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Craving vs. Conscious Contact

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I’ve long felt that, for compulsive eaters, one of our worst fears is simply being hungry and having to sit still and do nothing about it. The association between physical hunger and existential void triggers the sense of hopelessness that preceded so many of my forays into the deadly rituals from which I now abstain. Its black-sheep brother, the craving, is simply hunger with an attitude.

A craving is an urgent desire—a manic call to action. Once it gets into the mind, it can turn into a compulsion, a constant irritant, a distraction from reality, an insistent voice that beckons the host to remember only the pleasure of the addictive act, none of its dire consequences.

However, a craving can also be a reminder to tap into a source of power far greater than any urge, desire, or thought. Food addicts can face down our enemy and enjoy the miracle of sober eating three times or more each day. Every time we make the right choice, we find the value in learning to wait; to delay gratification; to pursue the goal of ingesting just enough food, no more and no less—and grow spiritually in the process.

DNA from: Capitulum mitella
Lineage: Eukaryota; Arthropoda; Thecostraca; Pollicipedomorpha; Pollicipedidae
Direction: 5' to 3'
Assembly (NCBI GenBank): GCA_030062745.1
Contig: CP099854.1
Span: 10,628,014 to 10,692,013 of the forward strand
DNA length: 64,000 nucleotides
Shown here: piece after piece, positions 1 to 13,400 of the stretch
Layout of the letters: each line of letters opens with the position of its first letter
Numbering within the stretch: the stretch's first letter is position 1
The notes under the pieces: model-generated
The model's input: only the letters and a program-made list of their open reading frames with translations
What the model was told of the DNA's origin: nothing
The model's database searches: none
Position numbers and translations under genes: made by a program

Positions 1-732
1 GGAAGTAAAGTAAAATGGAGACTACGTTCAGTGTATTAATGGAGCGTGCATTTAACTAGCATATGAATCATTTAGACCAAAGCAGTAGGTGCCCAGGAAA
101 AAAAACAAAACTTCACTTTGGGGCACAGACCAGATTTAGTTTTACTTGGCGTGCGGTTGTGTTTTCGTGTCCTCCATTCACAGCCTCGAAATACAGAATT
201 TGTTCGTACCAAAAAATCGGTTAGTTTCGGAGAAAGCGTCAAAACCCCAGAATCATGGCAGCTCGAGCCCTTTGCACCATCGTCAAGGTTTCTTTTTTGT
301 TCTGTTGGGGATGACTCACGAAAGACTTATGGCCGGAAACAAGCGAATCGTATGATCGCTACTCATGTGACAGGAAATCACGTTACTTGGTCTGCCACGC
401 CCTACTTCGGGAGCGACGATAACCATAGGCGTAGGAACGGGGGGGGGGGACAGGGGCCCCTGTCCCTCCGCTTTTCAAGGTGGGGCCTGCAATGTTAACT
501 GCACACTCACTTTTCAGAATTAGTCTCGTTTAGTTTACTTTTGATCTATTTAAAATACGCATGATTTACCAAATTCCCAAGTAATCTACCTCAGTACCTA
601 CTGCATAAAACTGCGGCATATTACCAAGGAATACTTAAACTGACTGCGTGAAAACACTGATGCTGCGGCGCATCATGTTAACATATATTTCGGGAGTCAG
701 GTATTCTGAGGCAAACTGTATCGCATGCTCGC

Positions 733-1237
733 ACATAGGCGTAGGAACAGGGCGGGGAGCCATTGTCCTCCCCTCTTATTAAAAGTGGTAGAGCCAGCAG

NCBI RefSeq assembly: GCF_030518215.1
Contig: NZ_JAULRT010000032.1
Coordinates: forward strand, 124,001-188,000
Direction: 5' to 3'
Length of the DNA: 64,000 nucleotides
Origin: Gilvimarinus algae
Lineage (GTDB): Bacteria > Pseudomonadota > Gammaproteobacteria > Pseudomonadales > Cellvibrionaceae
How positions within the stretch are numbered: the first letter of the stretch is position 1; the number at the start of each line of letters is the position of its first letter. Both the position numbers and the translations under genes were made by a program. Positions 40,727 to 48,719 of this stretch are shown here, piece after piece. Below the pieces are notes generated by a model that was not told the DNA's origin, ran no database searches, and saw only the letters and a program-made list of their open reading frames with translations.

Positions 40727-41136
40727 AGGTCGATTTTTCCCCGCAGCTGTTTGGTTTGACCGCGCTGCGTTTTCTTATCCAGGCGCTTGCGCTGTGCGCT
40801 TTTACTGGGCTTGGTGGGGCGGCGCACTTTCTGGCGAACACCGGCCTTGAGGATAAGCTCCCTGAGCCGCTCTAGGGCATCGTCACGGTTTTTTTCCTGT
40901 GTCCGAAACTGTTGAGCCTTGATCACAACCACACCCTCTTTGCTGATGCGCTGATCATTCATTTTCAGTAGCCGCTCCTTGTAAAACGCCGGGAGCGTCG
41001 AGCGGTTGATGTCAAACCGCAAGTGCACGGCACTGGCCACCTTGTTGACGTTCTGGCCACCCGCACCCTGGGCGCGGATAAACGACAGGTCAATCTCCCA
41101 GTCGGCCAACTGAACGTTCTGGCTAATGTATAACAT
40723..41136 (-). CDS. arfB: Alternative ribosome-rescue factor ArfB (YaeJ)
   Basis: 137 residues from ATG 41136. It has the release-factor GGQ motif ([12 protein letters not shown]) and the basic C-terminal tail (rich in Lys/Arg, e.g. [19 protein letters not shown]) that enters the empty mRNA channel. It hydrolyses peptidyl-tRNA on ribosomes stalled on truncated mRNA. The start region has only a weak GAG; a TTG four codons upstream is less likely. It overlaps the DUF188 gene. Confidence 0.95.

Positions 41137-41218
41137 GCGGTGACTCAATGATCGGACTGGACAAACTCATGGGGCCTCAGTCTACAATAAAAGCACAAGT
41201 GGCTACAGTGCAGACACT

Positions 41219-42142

Once I got abstinent, I found I was most prone to cravings when I was overly emotional, stressed, or over-busy; when I had gone from drawing energy from a surplus borne of a daily pursuit of balance, and drifted into my essence, the well of spiritual protection that my faith in a Higher Power has brought about.

I have a disease that requires a level of mindfulness in order to avoid the pitfalls of old behaviors. I have a recovery that demands daily conscious contact with a spiritual entity/energy/deity that grounds me and invites me to transcend my physicality and enter a world of connection, optimism, and peaceful acceptance of my disease—the disease that became the admission price into this beautiful alternate living experience.

So, when I experience a craving, I can overreact and give in to it (as I did so many times before), or I can remember that my admission of powerlessness over food brought me to Overeaters Anonymous and ultimately to this spiritual world, whose benefits far exceed any fleeting pleasure that a bite of food could offer.

The more I choose the latter, the closer I come to being the person I was meant to be, the one who can be of maximum usefulness to his fellow addicts.

— Neil R., Baltimore, Maryland USA

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